http://www.slideshare.net/deirdrekent/sustainable-economics-without-fossil-fuels-21 This slideshare show is now updated and made clearer. It is the first time it has been published on this site and represents a lot of feedback from our members. If others have a method of reforming the tax and money system in a way that is politically possible and in a way that doesn't shock the economy, we would love to know. Meanwhile this is a serious proposal. Feedback is welcomed.
When we first started talking about peak oil (I heard about in 2004) we were worried about the price of oil going over $100 a barrel. Many people say “They will find something” They hear a radio item about shale gas being plentiful and are happy. Or others might dismiss it as a plot by the left. As oil gets discovered in so many new corners of the globe, people now say the concern about peak oil was unnecessary. But actually, because of climate change, almost all those resources have to be left in the ground!http://ftalphaville.ft.com/files/2013/01/Perfect-Storm-LR.pdf. I have printed it off and had it bound. Morgan says: There are four factors bringing down the curtain on growth. The economy as we know it is facing a lethal confluence of four critical factors – the fall-out from the biggest debt bubble in history; a disastrous experiment with globalisation; the massaging of data to the point where economic trends are obscured; and, most important of all, the approach of an energy returns cliff-edge. When oil bubbled from the ground in Saudi Arabia a century ago, only one barrel of oil was required to extract 100 barrels of oil. The energy return on energy invested (EROEI) was 100:1. But for tar sands it is 20:1, North Sea oil today 5:1, shale oil 5:1 or less and biofuels 3:1. He says below an EROEI of 15 the profitability falls off a cliff. For decades EROEIs are declining. Few discoveries today offer much more than 10:1. So as time passes economies are spending a larger percentage on energy. At the household level when petrol and power costs rise we have less and less for other essentials. A nasty little graph of oil’s dying EROEI is shown at http://deepresource.wordpress.com/2012/11/22/eroei-estimates-for-shale-oil/ The economy is a surplus energy equation not a monetary one. Too much energy has to be reinvested into energy extraction and too little energy is left for the essentials of food, government services, housing and investment. The interesting thing is that Tim Morgan works for Tullett Prebon. It is the messenger which is unusual saying all these things. It isn’t Richard Heinberg or some sandal wearing, folk dancing greenie. In a way Tullett Prebon seems to be taking over where Matt Simmonds left off. I think the most scary thing in his whole book is the graph of the energy returns cliff. While we blithely go into debt to build motorways and while we waive civil rights to protest at sea about deep sea oil drilling, it must be worthwhile paying attention to what this energy firm is saying.Then we had the Global Financial Crisis in 2008 and all got busy worrying about housing bubbles, derivatives, debt bubbles, too big to fail banks and bailouts. This is all important stuff. The price of oil declined as the global economy declined and now keeps repeating these waves. Affordability oil became the issue. In 2012 that same brother in law commented that my worry about oil was unfounded as the oil price hadn’t gone up as much as forecast and “they were always finding something”. Now I realise what is happening and there is no better little book to explain it than the one former Green Party leader Jeanette Fitzsimons recommended in a recent talk run by the local Quakers. The book that blew her mind was The Perfect Storm – Energy, Finance and the End of Growth by Tim Morgan, Global Head of Research at finance broker Tullett Prebon. It is freely downloadable at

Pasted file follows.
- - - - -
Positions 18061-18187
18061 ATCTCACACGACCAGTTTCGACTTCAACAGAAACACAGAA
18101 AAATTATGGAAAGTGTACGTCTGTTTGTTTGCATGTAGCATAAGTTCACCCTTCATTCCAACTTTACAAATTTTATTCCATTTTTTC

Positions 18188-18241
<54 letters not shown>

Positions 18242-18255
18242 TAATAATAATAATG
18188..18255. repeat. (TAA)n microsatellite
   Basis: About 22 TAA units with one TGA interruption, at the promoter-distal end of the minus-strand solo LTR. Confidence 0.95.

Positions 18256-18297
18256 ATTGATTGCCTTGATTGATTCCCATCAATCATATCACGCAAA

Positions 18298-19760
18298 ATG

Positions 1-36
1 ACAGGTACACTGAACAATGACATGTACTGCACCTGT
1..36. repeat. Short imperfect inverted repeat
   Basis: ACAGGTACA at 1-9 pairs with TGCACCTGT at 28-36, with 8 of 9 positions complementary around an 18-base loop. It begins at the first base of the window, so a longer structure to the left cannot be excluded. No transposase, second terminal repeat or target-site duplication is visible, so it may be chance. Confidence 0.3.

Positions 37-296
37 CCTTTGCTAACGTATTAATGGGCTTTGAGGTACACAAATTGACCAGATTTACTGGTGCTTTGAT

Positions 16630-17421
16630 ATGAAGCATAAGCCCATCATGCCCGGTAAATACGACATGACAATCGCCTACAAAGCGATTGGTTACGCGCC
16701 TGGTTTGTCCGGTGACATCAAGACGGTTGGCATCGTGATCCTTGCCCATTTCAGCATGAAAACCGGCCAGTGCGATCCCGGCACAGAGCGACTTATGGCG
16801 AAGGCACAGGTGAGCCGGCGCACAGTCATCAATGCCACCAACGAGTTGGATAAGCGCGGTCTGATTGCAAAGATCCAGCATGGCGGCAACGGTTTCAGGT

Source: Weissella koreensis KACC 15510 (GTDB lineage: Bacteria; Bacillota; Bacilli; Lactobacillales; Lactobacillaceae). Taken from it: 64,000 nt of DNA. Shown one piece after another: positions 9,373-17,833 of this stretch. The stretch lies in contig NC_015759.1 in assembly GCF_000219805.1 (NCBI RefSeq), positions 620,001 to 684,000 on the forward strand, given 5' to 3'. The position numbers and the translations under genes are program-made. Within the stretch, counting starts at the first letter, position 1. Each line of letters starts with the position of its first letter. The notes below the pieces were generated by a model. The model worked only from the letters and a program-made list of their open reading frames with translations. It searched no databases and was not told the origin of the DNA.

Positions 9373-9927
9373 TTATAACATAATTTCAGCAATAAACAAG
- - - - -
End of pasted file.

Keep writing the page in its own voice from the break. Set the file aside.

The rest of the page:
We have received a letter from the Minister of Energy in reply. At a Transition Town Otaki meeting, a speaker from the Otaki Clean Tech Centre told us that our emergency oil is kept in the form of a contract in Japan.So I wrote to the Minister to get this clarified and confirmed. Here is his letter of confirmation. I guess it is time I wrote again (or someone else did) to clarify this further. 19 March, 2013 Deirdre Kent New Economics Party Dear Ms Kent Thank you for your email dated 28 Feb 2013 regarding New Zealand’s “strategic oil reserve”. As a member of the International Energy Agency (IEA) New Zealand has a treaty obligation to contribute to global oil security by maintaining oil stockholding equivalent to 90 days of net imports. Commercial inventories held by oil companies in New Zealand contribute to part of the IEA obligation. New Zealand meets the remainder of the obligation by entering into “ticket contracts” with companies in other IEA countries. Tickets are an option, in return for an annual fee, to purchase specified quantities of stock at market prices in the event of an IEA-declared oil supply emergency. Tickets are backed by government-to-government agreements that specify that the host government will not impede the release of stock in an emergency. New Zealand’s ticket contract stockholding is our closest equivalent to a “strategic oil reserve”. For the period 1 January 2012 to 31 March 2013, New Zealand held ticket contracts for 55,780 tonnes of crude oil in Japan. For further information on New Zealand’s IEA obligation I refer you to the website of the Ministry of Business, Innovation and Employment: http://www.med.govt.nz/sectors-industries/energy/international-relationships/international-energy-agency/international-energy-programme. Yours sincerely Hon Simon Bridges Minister of Energy and Resources.